As many as 200 million people around the world want work and cannot find it, after almost four years of a global financial crisis and even some economic growth.
For the young, unemployment is not just cyclical, it is a chronic condition that is robbing them of a secure future and depriving society of their contributions towards a healthier and more economically productive society.
I find this unacceptable. We are in danger of losing a generation.
Despite many efforts to integrate young people into the workforce through training programmes and investments in education, over 75 million still have no formal job. Young people are three times more likely than adults to be unemployed.
In many places where unemployment is high, there is a mismatch between what employers need and the knowledge and skills young people possess. Educators need constant engagement with private companies to ensure they are teaching skills sought after in the marketplace. Equally important is removing the obstacles to job creation for small and medium-sized firms, which provide the bulk of employment in most economies.
We need a true public-private partnership as outlined in the upcoming report by the World Economic Forum’s Global Agenda Council on Youth Unemployment. We propose linking educators, government regulators, private companies, civil society and students in a joint effort to make higher education and vocational training more relevant. We also need to improve the business climate so companies can grow and hire.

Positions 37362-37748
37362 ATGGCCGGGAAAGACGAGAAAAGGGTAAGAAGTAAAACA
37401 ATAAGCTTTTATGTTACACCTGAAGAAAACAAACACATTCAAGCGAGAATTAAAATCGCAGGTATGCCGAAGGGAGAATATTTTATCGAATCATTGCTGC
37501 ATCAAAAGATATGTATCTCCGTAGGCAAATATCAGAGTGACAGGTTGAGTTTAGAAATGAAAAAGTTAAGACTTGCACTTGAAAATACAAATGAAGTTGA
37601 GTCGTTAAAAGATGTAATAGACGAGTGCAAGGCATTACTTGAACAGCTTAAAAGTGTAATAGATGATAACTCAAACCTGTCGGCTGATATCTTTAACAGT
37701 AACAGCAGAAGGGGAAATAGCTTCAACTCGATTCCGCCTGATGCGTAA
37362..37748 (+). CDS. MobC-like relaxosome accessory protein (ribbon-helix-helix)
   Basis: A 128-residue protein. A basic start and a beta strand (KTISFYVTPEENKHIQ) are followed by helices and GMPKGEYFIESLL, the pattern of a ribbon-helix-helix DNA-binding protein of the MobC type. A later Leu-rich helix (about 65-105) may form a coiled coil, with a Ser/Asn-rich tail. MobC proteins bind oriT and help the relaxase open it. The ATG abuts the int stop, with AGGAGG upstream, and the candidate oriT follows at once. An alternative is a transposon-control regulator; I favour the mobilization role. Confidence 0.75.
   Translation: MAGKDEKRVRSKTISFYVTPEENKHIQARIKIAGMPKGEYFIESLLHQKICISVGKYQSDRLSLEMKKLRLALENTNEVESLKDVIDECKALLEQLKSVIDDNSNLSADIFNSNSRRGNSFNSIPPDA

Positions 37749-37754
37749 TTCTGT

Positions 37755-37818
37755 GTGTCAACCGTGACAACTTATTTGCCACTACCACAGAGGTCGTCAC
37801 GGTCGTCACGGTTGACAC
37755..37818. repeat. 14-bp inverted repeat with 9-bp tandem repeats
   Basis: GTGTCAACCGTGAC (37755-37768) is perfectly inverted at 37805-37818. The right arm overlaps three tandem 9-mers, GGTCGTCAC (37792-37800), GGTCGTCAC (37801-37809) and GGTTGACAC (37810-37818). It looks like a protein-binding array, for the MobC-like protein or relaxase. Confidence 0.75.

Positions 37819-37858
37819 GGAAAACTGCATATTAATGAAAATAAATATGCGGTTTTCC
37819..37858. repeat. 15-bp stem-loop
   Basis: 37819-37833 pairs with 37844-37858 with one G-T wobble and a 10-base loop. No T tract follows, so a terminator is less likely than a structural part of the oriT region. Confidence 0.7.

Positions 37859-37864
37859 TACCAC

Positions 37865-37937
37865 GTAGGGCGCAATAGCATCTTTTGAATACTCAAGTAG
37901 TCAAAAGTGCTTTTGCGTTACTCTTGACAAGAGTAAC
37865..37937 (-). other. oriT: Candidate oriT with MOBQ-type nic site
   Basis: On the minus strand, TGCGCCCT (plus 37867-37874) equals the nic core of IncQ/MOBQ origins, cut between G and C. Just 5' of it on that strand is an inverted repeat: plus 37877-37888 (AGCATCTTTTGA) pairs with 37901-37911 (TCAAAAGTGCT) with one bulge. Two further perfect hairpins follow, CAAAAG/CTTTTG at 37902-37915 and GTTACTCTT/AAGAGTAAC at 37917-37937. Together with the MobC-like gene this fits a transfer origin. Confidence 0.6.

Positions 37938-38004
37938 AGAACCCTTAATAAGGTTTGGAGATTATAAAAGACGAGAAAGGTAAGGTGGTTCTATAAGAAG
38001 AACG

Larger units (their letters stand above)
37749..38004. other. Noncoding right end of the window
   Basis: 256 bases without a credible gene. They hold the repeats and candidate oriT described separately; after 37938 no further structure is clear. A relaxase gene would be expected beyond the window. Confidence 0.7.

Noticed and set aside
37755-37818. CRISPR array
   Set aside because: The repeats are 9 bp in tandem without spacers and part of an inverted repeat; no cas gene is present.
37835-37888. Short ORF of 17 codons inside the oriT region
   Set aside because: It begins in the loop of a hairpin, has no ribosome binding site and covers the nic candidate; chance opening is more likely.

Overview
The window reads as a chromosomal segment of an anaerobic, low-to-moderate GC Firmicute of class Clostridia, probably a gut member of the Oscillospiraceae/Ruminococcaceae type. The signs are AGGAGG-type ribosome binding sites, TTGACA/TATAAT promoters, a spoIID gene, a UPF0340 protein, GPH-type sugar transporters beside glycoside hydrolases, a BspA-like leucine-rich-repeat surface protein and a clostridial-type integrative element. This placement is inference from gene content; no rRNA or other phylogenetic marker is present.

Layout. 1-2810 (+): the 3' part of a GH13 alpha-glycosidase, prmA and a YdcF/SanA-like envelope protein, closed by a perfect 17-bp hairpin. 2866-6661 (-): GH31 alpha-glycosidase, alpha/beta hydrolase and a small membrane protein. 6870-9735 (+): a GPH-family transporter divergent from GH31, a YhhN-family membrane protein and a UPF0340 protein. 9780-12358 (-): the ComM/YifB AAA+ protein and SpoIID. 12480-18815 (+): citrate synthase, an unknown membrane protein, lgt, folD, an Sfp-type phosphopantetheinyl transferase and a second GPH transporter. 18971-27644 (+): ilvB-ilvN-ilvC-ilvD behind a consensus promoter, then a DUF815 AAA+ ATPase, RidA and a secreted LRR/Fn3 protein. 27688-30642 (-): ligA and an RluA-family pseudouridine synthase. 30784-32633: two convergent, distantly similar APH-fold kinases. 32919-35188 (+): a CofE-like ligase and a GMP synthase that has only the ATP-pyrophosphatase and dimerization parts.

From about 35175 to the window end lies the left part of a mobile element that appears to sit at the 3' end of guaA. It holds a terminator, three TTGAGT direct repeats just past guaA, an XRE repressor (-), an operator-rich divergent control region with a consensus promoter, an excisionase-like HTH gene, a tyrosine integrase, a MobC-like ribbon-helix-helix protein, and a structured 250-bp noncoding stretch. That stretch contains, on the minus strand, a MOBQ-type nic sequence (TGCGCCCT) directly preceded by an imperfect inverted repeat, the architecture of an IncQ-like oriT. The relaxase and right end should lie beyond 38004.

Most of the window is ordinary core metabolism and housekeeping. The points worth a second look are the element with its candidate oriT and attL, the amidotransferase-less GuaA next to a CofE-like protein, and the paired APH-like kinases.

Take the case of Tunisia. Before the Arab Spring uprisings, I met with Tunisian Prime Minister Beji Caid el Sebsi, who asked for the World Bank’s help in reducing the 30% unemployment rate among his young citizens with university degrees. For these young people, higher education did not bring job opportunities, it only raised expectations the economy could not fulfil.
The prime minister believed a small country like Tunisia could be competitive in the information technology sector. But his country didn’t have the regulatory or investment climate to attract this industry.
In the 18 months since Tunisian fruit vendor Mohamed Bouazizi’s self-immolation spread protest across the Middle East and North Africa, the Tunisian people have gained a political voice; yet, unemployment remains as high as ever. A lot remains to be done to create economic opportunity. Our Council aims to contribute what we can to help Tunisia overcome these challenges.
Building on the work of e4e, a vocational education initiative from the International Finance Corporation and the Islamic Development Bank, our Council will undertake a pilot project to create a public-private network to improve education.
We aim to encourage investment from private sector providers in tertiary, vocational and work-readiness education and training programmes. Potentially, such providers could make direct investments into a venture fund.
We will work to improve the investment climate to enable greater private sector investment in education, entrepreneurship and SME development – an agenda which encompasses economic growth, access to finance, and competition.
This is only one of the initiatives of the Global Agenda Council on Youth Employment. I invite you to read the entire report.
Author: Lars Thunell is Executive Vice President and CEO of IFC
Image: People wait in line to enter a job fair in New York April 18, 2012. REUTERS/Shannon Stapleton